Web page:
Huatao Guo, PhD


Huatao Guo, PhD researches the biology and practical applications of Diversity‐Generating Retroelements (DGRs). DGRs are molecular evolution machines that are widely distributed in bacteria, archaea, and their viruses. They use an RNA-guided, reverse transcriptase (RT)-mediated mechanism to diversify protein-encoding sequences. This facilitates the adaption of their hosts to changing environments. In addition, DGRs are abundant in human gut viromes, suggesting that they play important roles in the dynamic regulation of human gut microbiomes. The prototype DGR was discovered in a bacteriophage (BPP-1) that infects Bordetella species. These are gram-negative bacterial pathogens that colonize the respiratory tracts of humans and mammals.

Recently, Dr. Guo’s research showed that mutagenic homing of the BPP-1 DGR occurs through a template RNA-primed reverse transcription (TRPRT) mechanism, in which the RNA sequence downstream of TR folds back to anneal to the 3' end of TR and is site-specifically cleaved to initiate cDNA synthesis. Adenine‐specific mutagenesis occurs during minus-strand cDNA synthesis and is a result of error-prone incorporation of standard deoxyribonucleotides when the RT protein copies adenine residues in the template RNA. It remains unknown how the primer RNA sequence is cleaved for cDNA initiation and how the mutated cDNA sequence replaces the parental VR. In addition, the mechanism of adenine-specific misincorporation by the BPP-1 DGR RT is also unknown. Dr. Guo’s research is meant to provide solutions for and improved treatment of bacterial and retroviral infectious diseases.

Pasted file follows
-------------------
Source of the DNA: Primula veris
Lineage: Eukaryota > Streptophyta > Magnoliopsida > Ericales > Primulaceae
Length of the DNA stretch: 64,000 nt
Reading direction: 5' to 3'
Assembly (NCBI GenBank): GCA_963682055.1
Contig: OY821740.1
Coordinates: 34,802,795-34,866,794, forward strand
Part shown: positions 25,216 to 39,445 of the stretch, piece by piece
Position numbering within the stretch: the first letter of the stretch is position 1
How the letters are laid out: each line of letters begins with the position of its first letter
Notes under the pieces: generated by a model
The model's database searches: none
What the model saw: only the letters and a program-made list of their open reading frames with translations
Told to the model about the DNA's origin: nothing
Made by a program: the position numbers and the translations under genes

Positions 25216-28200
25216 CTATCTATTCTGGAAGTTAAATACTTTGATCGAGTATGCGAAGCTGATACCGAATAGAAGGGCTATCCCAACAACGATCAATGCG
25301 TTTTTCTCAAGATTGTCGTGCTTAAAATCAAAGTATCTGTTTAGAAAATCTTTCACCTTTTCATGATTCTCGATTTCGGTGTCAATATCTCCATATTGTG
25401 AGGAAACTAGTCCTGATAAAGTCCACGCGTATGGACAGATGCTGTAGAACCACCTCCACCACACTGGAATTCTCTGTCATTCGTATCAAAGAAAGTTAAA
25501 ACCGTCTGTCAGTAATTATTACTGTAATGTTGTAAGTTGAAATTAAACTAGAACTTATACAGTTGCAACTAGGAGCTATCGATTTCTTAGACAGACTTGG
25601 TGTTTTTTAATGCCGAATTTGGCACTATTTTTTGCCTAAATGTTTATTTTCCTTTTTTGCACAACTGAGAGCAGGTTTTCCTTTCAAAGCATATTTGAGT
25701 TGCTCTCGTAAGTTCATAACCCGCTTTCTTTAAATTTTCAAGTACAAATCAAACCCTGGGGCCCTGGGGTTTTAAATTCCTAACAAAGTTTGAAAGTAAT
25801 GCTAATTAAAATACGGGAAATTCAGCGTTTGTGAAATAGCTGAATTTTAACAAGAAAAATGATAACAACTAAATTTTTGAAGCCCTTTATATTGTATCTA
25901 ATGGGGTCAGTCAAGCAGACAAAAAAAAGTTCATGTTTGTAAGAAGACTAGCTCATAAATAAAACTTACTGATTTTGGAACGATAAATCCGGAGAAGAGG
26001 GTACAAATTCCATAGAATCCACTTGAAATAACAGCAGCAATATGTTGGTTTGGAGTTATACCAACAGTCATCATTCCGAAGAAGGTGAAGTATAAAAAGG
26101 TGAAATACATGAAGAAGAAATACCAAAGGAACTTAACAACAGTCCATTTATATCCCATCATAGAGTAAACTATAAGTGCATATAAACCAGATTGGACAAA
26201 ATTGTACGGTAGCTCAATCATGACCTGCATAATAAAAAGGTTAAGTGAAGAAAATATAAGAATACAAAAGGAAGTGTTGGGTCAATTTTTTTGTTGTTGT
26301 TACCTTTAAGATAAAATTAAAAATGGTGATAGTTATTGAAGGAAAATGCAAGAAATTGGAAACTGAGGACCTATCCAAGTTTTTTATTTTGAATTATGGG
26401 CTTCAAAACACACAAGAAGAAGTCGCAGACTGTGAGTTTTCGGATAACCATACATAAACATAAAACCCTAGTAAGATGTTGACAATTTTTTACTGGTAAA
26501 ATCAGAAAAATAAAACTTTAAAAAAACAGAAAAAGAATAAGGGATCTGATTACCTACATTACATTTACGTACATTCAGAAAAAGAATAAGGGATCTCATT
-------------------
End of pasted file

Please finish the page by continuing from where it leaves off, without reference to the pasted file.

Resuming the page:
Academic Information

Associate Professor


M602 Medical Sciences Building
Columbia, MO 65212
United States

P. 573-884-8231

Research Interests

  • Virology and Molecular Therapies
  • Bioengineering
  • Bacterial Genetics
  • Bacterial Pathogenesis
  • Gene Expression
  • Genetics
  • Molecular Evolution
  • Bacteriology
  • Biochemistry
  • Virology

Areas of Expertise

Education & Training

Post-Graduate School

2000, PhD, University of Texas at Austin